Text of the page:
East Coast fever is a tick-borne disease affecting cattle, caused by the protozoan parasite Theileria parva. With a 34 week incubation period and 100% mortality rate in exotic cattle, it has a devastating economic impact on pastoralists and smallholder farmers in Africa.Combining cutting-edge immunology and protein engineering methods, this collaborative research project aims to develop affordable antibody-based therapies for dengue patients and improved vaccines for the control of dengue fever and East Coast fever in both humans and animals.
These tick-borne diseases include, but are not limited to, heartwater disease (Ehrlichia ruminantium) transmitted by Amblyomma hebraeum (bont tick); red water disease (Babesia bigemina) transmitted by Rhipicephalus (Boophilus) decoloratus (blue tick); and East coast fever (Theileria parva parva) and corridor disease (Theileria parva lawrencei) transmitted by Rhipicephalus appendiculatus (brown ear tick).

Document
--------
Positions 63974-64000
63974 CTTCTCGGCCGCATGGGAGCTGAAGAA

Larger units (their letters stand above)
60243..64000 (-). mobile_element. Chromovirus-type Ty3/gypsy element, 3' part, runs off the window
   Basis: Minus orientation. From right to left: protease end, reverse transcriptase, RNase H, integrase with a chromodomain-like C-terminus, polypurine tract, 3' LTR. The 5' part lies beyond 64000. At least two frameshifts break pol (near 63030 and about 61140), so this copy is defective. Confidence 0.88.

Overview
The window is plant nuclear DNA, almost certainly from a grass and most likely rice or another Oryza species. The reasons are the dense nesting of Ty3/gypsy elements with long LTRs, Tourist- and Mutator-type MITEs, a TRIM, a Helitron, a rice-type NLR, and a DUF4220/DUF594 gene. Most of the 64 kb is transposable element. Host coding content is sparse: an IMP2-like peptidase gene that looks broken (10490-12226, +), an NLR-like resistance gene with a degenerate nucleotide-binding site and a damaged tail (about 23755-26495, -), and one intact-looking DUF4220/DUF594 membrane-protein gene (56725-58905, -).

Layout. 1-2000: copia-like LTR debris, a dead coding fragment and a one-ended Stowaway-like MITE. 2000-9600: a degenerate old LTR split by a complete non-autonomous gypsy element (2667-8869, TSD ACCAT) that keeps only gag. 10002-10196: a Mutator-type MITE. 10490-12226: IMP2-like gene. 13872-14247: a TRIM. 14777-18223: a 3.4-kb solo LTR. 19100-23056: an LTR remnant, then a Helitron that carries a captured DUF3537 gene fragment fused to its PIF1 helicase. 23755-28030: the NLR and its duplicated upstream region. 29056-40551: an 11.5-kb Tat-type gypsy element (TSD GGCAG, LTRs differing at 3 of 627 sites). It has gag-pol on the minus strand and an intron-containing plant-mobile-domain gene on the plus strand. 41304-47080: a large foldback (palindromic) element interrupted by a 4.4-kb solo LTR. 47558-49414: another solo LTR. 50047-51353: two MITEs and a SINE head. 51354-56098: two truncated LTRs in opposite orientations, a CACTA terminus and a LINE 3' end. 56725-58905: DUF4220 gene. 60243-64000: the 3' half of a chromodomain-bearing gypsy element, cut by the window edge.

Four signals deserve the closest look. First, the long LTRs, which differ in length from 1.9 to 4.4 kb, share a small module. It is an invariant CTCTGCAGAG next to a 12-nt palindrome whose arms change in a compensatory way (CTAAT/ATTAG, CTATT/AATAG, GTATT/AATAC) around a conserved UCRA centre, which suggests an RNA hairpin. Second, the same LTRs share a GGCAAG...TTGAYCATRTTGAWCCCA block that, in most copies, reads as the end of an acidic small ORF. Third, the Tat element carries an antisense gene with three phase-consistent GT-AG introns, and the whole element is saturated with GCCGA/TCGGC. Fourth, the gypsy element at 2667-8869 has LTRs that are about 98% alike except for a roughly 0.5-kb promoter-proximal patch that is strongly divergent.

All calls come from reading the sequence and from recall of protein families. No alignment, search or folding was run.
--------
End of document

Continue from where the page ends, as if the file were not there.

In a visit to the cattle Camp in Bor, a cattle keeper, Gai Deng told Sudan Tribune that their camp is affected by East Coast Fever, a tick- borne protozoan infection caused by Theileria parva that killed over 10,000 cattle since it started three years ago.
Recently, this new methodology has been used to identify vaccine candidates against the bovine pathogen Theileria parva. The potential use of this powerful technology for the identification of new vaccine candidates described.